\[ \begin{aligned} \vertexList(\pathQuiver{\quiver{Q}}) &\defEqualSymbol \pathList(\quiver{Q},\blank,\vert{x})\\ \\ \edgeList(\pathQuiver{\quiver{Q}}) &\defEqualSymbol \setConstructor{\tde{\path{P}}{\path{R}}{\mcard{c}}}{\pathCompose{\card{c}}{\path{P}} = \path{R}}\\ \end{aligned} \]

Affine path quiver

The utility of considering both the forward and backward path quivers is that they allow us to construct the affine path quiver \(\pathQuiver{\quiver{Q}}\).

While the forward and backward path quivers depend on a choice of base vertex, the affine path quiver does not. It is constructed as follows:

\[ \begin{aligned} \vertexList(\pathQuiver{\quiver{Q}}) &\defEqualSymbol \pathList(\quiver{Q},\blank,\blank)\\ \\ \edgeList(\pathQuiver{\quiver{Q}}) &\defEqualSymbol \begin{matrix*}[c] \setConstructor{\tde{\path{P}}{\path{R}}{\card{c}}}{\pathCompose{\path{P}}{\card{c}} = \path{R}}\\ \bigcup \\\setConstructor{\tde{\path{P}}{\path{R}}{\mcard{c}}}{\pathCompose{\card{c}}{\path{P}} = \path{R}}\end{matrix*} \\ \end{aligned} \]

Expressing this in words, we say a vertex of \(\pathQuiver{\quiver{Q}}\) is a path \(\path{P}\) in \(\quiver{Q}\), and an edge of \(\pathQuiver{\quiver{Q}}\) is either:

  • \(\tde{\path{P}}{\path{R}}{\card{c}}\), where \(\path{P}\) is a path that can be extended on the right by the cardinal \(\elemOf{\card{c}}{\cardinalList(\quiver{Q})}\) to give the path \(\path{R}\)

  • \(\tde{\path{P}}{\path{R}}{\mcard{c}}\), where \(\path{P}\) is a path that can be extended on the left by the cardinal \(\elemOf{\card{c}}{\cardinalList(\quiver{Q})}\) to give the path \(\path{R}\)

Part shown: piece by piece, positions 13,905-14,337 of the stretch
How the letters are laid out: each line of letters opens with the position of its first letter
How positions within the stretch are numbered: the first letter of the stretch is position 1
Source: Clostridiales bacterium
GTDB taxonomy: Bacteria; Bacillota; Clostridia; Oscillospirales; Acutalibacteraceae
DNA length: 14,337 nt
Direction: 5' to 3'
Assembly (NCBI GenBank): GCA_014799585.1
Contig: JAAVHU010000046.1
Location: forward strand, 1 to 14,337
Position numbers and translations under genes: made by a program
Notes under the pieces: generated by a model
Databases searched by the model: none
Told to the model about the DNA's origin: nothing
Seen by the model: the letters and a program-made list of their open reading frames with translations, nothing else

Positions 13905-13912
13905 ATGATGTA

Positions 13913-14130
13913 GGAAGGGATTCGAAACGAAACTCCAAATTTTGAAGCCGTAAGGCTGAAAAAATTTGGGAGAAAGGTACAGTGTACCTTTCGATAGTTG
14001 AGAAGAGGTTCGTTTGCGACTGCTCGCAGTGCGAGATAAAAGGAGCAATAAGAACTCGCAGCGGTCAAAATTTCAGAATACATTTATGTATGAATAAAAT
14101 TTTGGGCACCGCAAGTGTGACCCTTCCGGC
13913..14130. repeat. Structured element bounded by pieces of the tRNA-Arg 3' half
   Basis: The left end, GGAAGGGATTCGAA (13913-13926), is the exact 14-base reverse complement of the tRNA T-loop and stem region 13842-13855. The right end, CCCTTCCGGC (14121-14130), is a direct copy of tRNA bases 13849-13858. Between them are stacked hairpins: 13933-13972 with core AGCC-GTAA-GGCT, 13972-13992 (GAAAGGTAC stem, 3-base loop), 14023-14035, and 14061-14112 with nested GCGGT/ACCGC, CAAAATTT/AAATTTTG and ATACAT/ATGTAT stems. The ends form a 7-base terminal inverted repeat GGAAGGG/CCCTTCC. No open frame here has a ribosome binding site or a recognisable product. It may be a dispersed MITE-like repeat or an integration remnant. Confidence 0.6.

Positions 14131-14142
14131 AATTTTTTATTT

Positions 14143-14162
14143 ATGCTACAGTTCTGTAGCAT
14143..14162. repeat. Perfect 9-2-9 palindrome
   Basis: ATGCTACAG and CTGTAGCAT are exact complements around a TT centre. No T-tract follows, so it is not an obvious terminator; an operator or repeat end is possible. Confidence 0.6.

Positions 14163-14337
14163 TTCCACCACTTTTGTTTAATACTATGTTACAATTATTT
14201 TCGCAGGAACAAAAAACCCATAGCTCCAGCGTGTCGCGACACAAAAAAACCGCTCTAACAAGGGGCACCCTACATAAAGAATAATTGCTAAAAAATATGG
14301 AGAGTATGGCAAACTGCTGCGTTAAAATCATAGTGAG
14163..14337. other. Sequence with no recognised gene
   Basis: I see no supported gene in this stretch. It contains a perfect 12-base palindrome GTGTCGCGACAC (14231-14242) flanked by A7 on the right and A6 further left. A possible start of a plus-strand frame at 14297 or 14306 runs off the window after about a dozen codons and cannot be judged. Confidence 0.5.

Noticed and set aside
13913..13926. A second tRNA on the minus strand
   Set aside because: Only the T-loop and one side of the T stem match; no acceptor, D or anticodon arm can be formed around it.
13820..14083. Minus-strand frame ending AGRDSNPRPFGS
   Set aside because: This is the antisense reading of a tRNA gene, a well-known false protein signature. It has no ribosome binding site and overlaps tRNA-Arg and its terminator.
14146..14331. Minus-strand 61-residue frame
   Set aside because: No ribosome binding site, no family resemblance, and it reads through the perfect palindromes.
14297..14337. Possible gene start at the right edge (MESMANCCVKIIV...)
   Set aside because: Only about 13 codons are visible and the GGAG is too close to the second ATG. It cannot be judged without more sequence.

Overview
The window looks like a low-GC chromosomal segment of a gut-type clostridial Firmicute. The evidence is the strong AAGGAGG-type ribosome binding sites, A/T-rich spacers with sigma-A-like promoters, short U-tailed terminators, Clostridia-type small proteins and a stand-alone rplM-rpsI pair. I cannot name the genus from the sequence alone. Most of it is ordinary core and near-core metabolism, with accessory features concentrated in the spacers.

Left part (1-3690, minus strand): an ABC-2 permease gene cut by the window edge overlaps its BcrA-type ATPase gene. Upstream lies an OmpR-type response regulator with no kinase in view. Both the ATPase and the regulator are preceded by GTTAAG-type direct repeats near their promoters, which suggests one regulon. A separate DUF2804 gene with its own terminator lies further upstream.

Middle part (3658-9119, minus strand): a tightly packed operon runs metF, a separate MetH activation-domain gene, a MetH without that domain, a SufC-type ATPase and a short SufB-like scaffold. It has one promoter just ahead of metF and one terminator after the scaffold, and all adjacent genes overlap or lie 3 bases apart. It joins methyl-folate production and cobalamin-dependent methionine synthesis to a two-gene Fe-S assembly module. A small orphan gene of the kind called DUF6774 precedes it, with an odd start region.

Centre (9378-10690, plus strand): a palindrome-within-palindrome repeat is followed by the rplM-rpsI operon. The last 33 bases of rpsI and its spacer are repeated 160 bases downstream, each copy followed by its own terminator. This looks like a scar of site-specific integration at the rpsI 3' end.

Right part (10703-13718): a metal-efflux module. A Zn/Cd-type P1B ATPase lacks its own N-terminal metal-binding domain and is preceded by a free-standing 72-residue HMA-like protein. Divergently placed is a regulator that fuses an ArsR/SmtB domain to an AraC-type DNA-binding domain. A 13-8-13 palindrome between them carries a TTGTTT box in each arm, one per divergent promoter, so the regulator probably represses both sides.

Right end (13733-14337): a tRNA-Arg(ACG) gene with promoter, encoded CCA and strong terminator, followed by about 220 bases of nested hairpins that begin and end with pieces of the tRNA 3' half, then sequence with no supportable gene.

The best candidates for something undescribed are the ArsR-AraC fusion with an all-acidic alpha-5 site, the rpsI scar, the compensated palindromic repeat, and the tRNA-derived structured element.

Connectedness

An important fact about the affine path quiver \(\pathQuiver{\quiver{Q}}\) is that it is connected iff the quiver \(\quiver{Q}\) is connected. Why is this?

Consider two vertices \(\path{P},\path{R}\) of \(\pathQuiver{\quiver{Q}}\), corresponding to paths in \(\quiver{Q}\) as follows:

\[ \path{P} = \paren{\pathWord{\tvert{p}}{\wordSymbol{P}}{\hvert{p}}}\quad \path{R} = \paren{\pathWord{\tvert{r}}{\wordSymbol{R}}{\hvert{r}}} \]

Clearly there is a path in \(\pathQuiver{\quiver{Q}}\) connecting \(\path{P}\) to \(\paren{\pathWord{\hvert{p}}{\emptyWord{}}{\hvert{p}}}\), given by retractions on the left according to the cardinals of \(\wordSymbol{P}\). Similarly there is a path connecting \(\path{R}\) to \(\paren{\pathWord{\tvert{r}}{\emptyWord{}}{\tvert{r}}}\), given by retractions on the right according to the cardinals of \(\wordSymbol{R}\). Lastly, since \(\quiver{Q}\) is connected there is at least one path \(\paren{\pathWord{\hvert{p}}{\wordSymbol{S}}{\tvert{r}}}\) in \(\quiver{Q}\), which implies a path in \(\pathQuiver{\quiver{Q}}\) connecting \(\paren{\pathWord{\hvert{p}}{\emptyWord{}}{\hvert{p}}}\) to \(\paren{\pathWord{\hvert{p}}{\wordSymbol{S}}{\tvert{r}}}\) by extension on the right, or if we prefer a path connecting \(\paren{\pathWord{\tvert{r}}{\emptyWord{}}{\tvert{r}}}\) to \(\paren{\pathWord{\hvert{p}}{\wordSymbol{S}}{\tvert{r}}}\) by extension on the left. Therefore we have a path connecting \(\path{P}\) to \(\path{R}\), specifically:

\[ \paren{\pathWord{\paren{\pathWord{\tvert{p}}{\wordSymbol{P}}{\hvert{p}}}}{\concat{\negated{\mirror{\wordSymbol{P}}} \wordSymbol{S} \wordSymbol{R}}}{\paren{\pathWord{\tvert{r}}{\wordSymbol{R}}{\hvert{r}}}}} \]

Visualization

We'll focus on the following base quiver:

Here we show the forward path quivers and backward path quivers side-by-side:

Summary

We've defined the forward, backward, and affine path quivers. The forward path quiver will be most useful in the sections that follow.

We also saw examples, and inferred the following general relationships:

base quiverforward path quiver
\(\bouquetQuiver{\sym{k}}\)\(\subSize{\treeQuiver{\sym{k}}}{ \infty }\)
\(\subSize{\lineQuiver }{\sym{n}}\)\(\subSize{\lineQuiver }{\sym{n}}\)
\(\subSize{\treeQuiver{\sym{k}}}{\sym{n}}\)\(\subSize{\treeQuiver{\sym{k}}}{\sym{n}}\)
\(\subSize{\cycleQuiver }{\sym{n}}\)\(\subSize{\lineQuiver }{ \infty }\)
\(\subSize{\gridQuiver{\sym{k}}}{ \infty }\)\(\subSize{\treeQuiver{\sym{k}}}{ \infty }\)